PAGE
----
In the days following Supreme Court Justice Antonin Scalia’s death, congressional Republicans’ promise to not even consider a replacement nominee until after the 2016 presidential election has highlighted a disturbing trend in American politics. Although Republicans have blocked President Obama’s political agenda since the moment he took the oath of office, nowhere has this obstruction been more egregious than the federal judiciary.

While the chest-thumping from Republicans over a replacement for Justice Scalia has gathered the most press attention, the reality is our entire federal judiciary is in crisis thanks to Republican obstructionist tactics. Since President Obama took office, Republicans on the judiciary committee have consistently dragged out the confirmation process for or rejected outright his nominations.

The immediate result has been to slow down the federal courts to the point of crisis.

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There are currently 75 vacancies on the lower courts. Thirty-one of those vacancies are considered to be “judicial emergencies,” which means there are not simply enough judges on those courts to hear the number of cases being filed.

The number of judicial emergencies, for that matter, has increased by 158 percent since January 2015. There are also seven known future vacancies where judges have given their notice they will step down. Not surprisingly, most of these vacancies are clustered in conservative judicial districts, where an Obama appointment could potentially moderate the bench.

“In a number of situations we have very qualified nominees for circuit court judgeships, many are historic nominees,” explained Marge Baker, executive vice president of the progressive advocacy organization People for the American Way, in an interview with Rewire. “In Alabama we have what would be the first African American from Alabama to sit on the Eleventh Circuit. That would be huge. In Indiana it would be the first African-American woman from Indiana to sit on the Seventh Circuit. These are historic nominations of eminently qualified people and there’s absolutely no reason why they shouldn’t be filled.”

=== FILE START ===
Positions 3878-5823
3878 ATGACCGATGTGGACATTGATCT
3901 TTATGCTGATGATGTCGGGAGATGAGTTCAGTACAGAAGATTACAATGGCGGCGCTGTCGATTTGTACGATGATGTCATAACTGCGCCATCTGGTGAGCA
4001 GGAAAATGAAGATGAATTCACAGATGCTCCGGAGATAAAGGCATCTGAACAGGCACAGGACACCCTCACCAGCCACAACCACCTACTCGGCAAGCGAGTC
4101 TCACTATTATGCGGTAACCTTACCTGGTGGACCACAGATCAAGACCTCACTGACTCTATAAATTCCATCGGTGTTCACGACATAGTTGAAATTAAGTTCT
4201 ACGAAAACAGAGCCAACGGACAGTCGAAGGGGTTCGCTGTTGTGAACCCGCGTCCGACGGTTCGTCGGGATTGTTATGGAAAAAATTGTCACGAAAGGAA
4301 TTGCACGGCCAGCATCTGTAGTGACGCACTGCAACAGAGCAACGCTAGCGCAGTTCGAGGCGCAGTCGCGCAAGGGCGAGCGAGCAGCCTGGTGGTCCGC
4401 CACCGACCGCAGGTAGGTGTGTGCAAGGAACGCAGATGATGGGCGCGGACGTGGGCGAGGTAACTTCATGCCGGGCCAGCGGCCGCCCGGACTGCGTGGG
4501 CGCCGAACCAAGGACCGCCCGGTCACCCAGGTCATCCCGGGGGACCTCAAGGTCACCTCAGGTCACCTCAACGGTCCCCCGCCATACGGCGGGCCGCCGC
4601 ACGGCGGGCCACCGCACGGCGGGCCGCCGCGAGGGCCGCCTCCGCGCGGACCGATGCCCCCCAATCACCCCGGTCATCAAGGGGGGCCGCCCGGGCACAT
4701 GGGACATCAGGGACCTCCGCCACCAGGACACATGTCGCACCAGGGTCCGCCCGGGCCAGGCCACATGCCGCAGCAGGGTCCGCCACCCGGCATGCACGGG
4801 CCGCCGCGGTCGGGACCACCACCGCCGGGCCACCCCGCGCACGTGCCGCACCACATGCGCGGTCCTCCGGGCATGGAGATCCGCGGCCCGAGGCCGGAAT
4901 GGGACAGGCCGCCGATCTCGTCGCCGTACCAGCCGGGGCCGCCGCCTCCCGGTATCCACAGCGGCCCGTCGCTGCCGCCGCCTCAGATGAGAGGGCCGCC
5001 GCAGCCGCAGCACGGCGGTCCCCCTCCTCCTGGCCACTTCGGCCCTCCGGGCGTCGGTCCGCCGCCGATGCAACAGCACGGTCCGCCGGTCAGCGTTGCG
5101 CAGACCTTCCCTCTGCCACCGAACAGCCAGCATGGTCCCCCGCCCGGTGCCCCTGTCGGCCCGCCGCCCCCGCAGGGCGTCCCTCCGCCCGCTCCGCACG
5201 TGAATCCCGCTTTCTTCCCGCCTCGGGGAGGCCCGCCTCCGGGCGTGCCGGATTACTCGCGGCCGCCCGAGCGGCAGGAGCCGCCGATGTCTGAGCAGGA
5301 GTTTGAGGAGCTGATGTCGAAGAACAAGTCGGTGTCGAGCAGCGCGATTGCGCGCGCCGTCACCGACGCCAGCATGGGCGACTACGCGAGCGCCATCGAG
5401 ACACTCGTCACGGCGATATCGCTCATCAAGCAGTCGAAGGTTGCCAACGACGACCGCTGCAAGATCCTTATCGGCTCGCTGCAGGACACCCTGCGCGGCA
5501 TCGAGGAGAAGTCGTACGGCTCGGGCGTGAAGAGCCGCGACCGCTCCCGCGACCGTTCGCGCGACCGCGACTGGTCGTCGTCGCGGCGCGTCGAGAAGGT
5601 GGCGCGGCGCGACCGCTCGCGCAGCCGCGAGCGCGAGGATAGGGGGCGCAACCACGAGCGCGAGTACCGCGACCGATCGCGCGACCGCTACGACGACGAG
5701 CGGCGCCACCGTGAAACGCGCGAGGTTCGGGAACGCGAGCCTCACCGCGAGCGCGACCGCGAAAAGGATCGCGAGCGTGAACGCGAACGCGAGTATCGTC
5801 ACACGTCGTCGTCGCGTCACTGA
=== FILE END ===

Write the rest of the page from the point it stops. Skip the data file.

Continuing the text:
Compare this situation with that of the final two years of George W. Bush’s presidency, when Democrats took over the Senate after the 2006 midterm elections. In 2007, the Democratic Senate confirmed 40 of President Bush’s circuit and district court nominees. That was just in the Democrats’ first year as the majority. By the end of 2008, the Democratic-controlled Senate had confirmed a total of 68 judicial nominees.

By contrast, the newly Republican-controlled Senate confirmed 11 judges in 2015.

“This is Republican senators in this country saying they are not going to do their job, and it’s a job the Constitution requires them to do,” Baker said. “It’s an explosion of obstruction that we are seeing.”

And it’s an explosion of obstruction that is only getting amplified by the electoral cycle. In January 2016, the conservative pressure group Heritage Action threatened legislators with bad legislative scorecards, should they vote to confirm any more of the president’s judicial nominees.

For those nominees that do eventually get a vote, the confirmation process has been inexplicably delayed, with many nominees waiting more than 100 days for a confirmation vote. In almost every case, the nominee had strong bipartisan support and no opposition. Republicans just refused to act.

If the effect of Republican obstruction has been to bring the lower courts to a near standstill, their current strategy of blocking any Supreme Court nominee until after the election could bring the country’s highest court to a full stop. Consider it another form of government shutdown by the GOP.

“If the Republicans succeed in what they want to do, they are going to be leaving the Court without a ninth justice for at least a year and a half, or close to two terms of its work,” Baker said.

“It leaves you speechless, in terms of how do you deal with this level of disregard for the constitutional duty these senators were elected to perform?” she asked.

“On the one hand, this is part and parcel of the general obstruction the president has hit since the moment he took office,” Baker said. “What’s different and even more extreme [with the Supreme Court nomination] is there is no precedent for the party in the majority saying that they will not consider any nominee for the Supreme Court because it is the last year of the president’s term.”